Letter from Ali Khan, Majid Khan's father
|Letter from Ali Khan, Majid Khan's father (2007)
|http://www.ccr-ny.org/v2/legal/september_11th/docs/Ali_Khan_statement.pdf on April 18, 2007.Wikified from|
To the Tribunal:
My name is Ali Khan, and I am Majid’s father. I am writing this statement on behalf of my family because the military will not let us travel to Guantánamo and participate in Majid’s hearing. I ask the Tribunal to consider my statement, which has been prepared with help from my children and from our lawyers at the Center for Constitutional Rights because I have difficulty with English.
I have not seen my son in more than four years, since before he was kidnapped from his brother’s home in Karachi on March 5, 2003. Now I am told by the military that my son wants to know whether I said in March 2003 that he became very religious and developed anti-American feelings, and whether one of my other sons said that Majid might be involved with Al Qaeda. Where and when did we make these statements that you claim we made? Who did we make these statements to, exactly? The government has refused to give us this information. Anything we may have said about Majid was simply out of shock because we only knew that Majid had disappeared, and was pure speculation based on what FBI agents in the United States told us and pressured us to say.
You want to know whether my son is a terrorist? The answer is no. As I have said before publicly, I cannot accept these allegations against him. If you think that he did something wrong, show me the evidence. Charge him with a crime and give him a fair trial in a real court. This Tribunal is not a real court. It is not a legitimate proceeding. It is only for show and the outcome has probably already been decided. After several years of detention there are still no charges against Majid; he cannot see any evidence or question any witnesses against him; and he cannot have access to his lawyers at the Center for Constitutional Rights, which he has asked for in letters sent through the Red Cross. Anything that he may have confessed to or that other prisoners may have said about him should also be considered with suspicion because these statements were probably tortured or coerced out of them. Under these circumstances, how could anyone believe what the government says about my son?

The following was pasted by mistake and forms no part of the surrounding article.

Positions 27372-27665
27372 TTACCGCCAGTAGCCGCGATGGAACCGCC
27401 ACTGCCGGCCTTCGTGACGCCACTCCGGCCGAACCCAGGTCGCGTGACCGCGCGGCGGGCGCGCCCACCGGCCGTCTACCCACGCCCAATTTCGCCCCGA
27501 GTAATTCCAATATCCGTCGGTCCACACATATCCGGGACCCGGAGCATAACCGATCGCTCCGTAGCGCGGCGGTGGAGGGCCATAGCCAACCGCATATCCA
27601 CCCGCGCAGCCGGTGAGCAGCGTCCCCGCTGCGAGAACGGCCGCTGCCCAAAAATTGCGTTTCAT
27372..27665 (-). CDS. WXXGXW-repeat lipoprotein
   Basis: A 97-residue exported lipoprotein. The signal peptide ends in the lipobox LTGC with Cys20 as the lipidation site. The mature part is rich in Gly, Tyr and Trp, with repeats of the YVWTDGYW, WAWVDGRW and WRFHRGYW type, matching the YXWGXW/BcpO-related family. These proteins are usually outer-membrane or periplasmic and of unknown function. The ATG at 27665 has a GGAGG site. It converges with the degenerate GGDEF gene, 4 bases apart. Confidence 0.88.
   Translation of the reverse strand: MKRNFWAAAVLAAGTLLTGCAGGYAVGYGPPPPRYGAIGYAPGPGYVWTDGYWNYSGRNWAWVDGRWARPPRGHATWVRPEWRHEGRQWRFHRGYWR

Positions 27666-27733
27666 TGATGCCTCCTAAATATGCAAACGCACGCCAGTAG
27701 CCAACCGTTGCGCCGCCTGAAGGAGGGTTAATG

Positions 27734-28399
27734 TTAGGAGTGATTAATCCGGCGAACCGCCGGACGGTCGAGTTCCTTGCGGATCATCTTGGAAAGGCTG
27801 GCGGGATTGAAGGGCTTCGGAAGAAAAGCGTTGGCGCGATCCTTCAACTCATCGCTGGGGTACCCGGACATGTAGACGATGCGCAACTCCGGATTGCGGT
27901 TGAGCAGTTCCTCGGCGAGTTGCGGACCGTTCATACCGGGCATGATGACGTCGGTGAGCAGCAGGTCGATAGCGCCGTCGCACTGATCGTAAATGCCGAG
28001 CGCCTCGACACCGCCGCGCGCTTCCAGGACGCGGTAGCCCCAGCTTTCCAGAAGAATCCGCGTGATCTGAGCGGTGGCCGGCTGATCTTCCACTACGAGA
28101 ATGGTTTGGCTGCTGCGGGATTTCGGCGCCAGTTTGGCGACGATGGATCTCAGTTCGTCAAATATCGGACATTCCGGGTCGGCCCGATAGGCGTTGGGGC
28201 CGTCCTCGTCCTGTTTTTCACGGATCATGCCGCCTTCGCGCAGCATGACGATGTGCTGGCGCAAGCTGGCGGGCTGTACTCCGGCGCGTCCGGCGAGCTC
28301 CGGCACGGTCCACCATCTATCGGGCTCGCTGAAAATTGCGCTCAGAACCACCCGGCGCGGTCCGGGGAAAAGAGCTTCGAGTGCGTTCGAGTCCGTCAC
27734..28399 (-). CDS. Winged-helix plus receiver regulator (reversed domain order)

What I can tell you is that Majid was kidnapped from my son Mohammed’s house in Karachi, along with Mohammed, his wife and my infant granddaughter. They were captured by Pakistani police and soldiers, and taken to a detention center 15 minutes from Mohammed’s house. The center had walls that seemed to be 80 feet high. My sons were hooded, handcuffed and interrogated. After eight days of interrogation by U.S. and Pakistani agents, including FBI agents, Mohammed was allowed to see Majid. Majid looked terrible and very, very tired. According to Mohammed, Majid said that the Americans tortured him for eight hours at a time, tying him tightly in stressful positions in a small chair until his hands, feet and mind went numb. They retied him in the chair every hour, tightening the bonds on his hands and feet each time so that it was more painful. He was often hooded and had difficulty breathing. They also beat him repeatedly, slapping him in the face, and deprived him of sleep. When he was not being interrogated, the Americans put Majid in a small cell that was totally dark and too small for him to lie down in or sit in with his legs stretched out. He had to crouch. The room was also infested with mosquitoes. This torture only stopped when Majid agreed to sign a statement that he was not even allowed to read. But then it continued again when Majid was unable to identify certain streets and neighborhoods in Karachi that he did not know. Majid almost cried when he told Mohammed how he was accused of lying even when he was telling the truth.
According to Mohammed, Majid was interrogated and abused at a separate detention center in a different neighborhood. He was taken there in the morning and brought back at night. Other unknown prisoners were transferred to and from there as well. The Pakistani guards were upset by this treatment, and often let Majid speak with Mohammed when he got back late at night. After about 20 days of these interrogations, Majid told Mohammed that the Americans had threatened to send him to Guantánamo. He was exhausted from lack of sleep. A day or two later, Majid was again allowed to see Mohammed and hold him that he was being sent to Islamabad. Majid said he was not sure he would ever see his brother again and asked him to pray for him.